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Office of the Vice President

For Immediate Release May 16, 1997
                         First Plenary Session
                  U.S.-Ukraine Binational Commission
                           Washington, D.C. 
                             May 16, 1997

Welcome, and thank you very much. Mr. President, Ministers, Ambassadors, ladies and gentlemen, it is a privilege to welcome you here today, and to formally convene the first session of the U.S.-Ukraine Binational Commission. This is indeed an historic moment for our nations and our peoples, for today we begin a grand new turning point in our relationship.

We have much to celebrate. From Donetsk to Lviv, Ukraine's citizens have chosen to look towards a future nurtured by free minds and free markets. They have said yes to reform and democracy. And they have said no to tyranny. No to rule by fiat. No to corruption. No to the stranglehold of planned economies and planned lives.

But we also have much hard work ahead of us to lock-in these gains. Though the bulk of this work must be accomplished by the citizens of Ukraine themselves, we continue to be ready to help where possible, but there are many things we cannot do for you. In the end, economic development, trade and investment can only proceed in Ukraine if the objective conditions for such progress exist and if investors, Ukrainian and foreign, conclude that they have reasonable conditions in which to operate.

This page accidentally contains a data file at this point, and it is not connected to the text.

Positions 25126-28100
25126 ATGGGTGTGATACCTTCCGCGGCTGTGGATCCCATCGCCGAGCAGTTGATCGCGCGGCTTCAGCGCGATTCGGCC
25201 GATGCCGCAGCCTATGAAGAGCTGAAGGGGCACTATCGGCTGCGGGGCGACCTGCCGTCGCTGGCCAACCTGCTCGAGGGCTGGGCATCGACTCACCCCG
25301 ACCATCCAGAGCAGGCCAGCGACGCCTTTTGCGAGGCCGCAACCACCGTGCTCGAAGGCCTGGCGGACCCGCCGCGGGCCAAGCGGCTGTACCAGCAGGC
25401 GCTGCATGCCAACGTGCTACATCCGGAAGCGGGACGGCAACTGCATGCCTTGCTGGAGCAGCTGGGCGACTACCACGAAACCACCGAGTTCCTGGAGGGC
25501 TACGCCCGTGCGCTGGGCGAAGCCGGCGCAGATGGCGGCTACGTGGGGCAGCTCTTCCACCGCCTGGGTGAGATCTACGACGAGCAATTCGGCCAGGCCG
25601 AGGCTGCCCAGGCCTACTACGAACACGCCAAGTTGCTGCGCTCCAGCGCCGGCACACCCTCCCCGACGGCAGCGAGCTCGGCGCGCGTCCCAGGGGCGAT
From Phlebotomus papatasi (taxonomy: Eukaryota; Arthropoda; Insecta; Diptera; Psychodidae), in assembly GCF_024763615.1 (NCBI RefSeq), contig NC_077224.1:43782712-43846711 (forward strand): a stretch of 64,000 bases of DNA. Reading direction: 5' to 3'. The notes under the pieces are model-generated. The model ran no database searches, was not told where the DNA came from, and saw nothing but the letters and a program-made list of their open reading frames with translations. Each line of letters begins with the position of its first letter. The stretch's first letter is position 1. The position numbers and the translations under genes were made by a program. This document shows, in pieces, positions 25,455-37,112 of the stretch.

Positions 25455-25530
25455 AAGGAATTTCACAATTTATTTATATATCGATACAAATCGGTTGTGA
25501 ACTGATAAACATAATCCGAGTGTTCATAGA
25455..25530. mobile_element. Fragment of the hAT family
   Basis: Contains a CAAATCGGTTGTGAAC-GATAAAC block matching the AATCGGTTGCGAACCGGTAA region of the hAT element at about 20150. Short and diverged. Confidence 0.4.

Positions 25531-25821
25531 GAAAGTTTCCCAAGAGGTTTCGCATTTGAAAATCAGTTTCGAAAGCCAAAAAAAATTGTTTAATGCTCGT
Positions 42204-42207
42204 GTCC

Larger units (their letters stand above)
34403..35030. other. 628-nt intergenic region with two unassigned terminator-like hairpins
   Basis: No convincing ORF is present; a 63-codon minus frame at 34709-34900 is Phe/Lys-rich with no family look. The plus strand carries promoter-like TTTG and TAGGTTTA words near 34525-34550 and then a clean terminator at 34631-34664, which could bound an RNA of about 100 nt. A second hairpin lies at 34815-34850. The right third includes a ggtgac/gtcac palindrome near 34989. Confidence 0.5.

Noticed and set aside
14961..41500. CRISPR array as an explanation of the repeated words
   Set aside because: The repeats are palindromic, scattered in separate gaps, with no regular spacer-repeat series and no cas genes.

We know reform is not easy. And we applaud your achievements to date, and recognize that many decisions on reform policy required vision and courage. It is the same vision and courage Ukraine showed in its historic decision to eliminate its nuclear arsenal, to accede to the NPT, to make possible full implementation of START I, and to approve the CFE Flank Agreement. The world is grateful for Ukraine's leadership.

We also have good reason to take pride in what has been accomplished in establishing independent Ukraine's proper place on the European and world scene. From UNPROFOR to IFOR, to the Partnership For Peace, Ukraine has shown readiness to actively contribute to building a new Europe, and the United States is committed to working with you to keep your further integration into Europe's structures and institutions on a dynamic track.

So let us begin. There is much to do as we build and nurture our strategic partnership; a partnership based on shared ideals, mutual respect, and a commitment to work in good faith towards the resolution of issues even at times when our interests may naturally diverge. And as we proceed, let us remain flexible to meet changing needs and situations, and let us speak frankly to each other as mature partners and friends do.

I am optimistic about the future, Mr. President. But I am also realistic about the challenges ahead. A more prosperous -- and democratic -- future will only take hold with the active commitment of all those who truly believe in freedom and the right of all people to have a voice in their political and economic destinies. President Clinton and I -- and each of us here today -- are not neutral bystanders. We know which forces we want to prevail, and they are the forces of reform.

That is what brings us here today to convene this important session. The stakes are high. Failure is not an option. Our day will be busy as our future will be bright. So let us get to work. Thank you very much.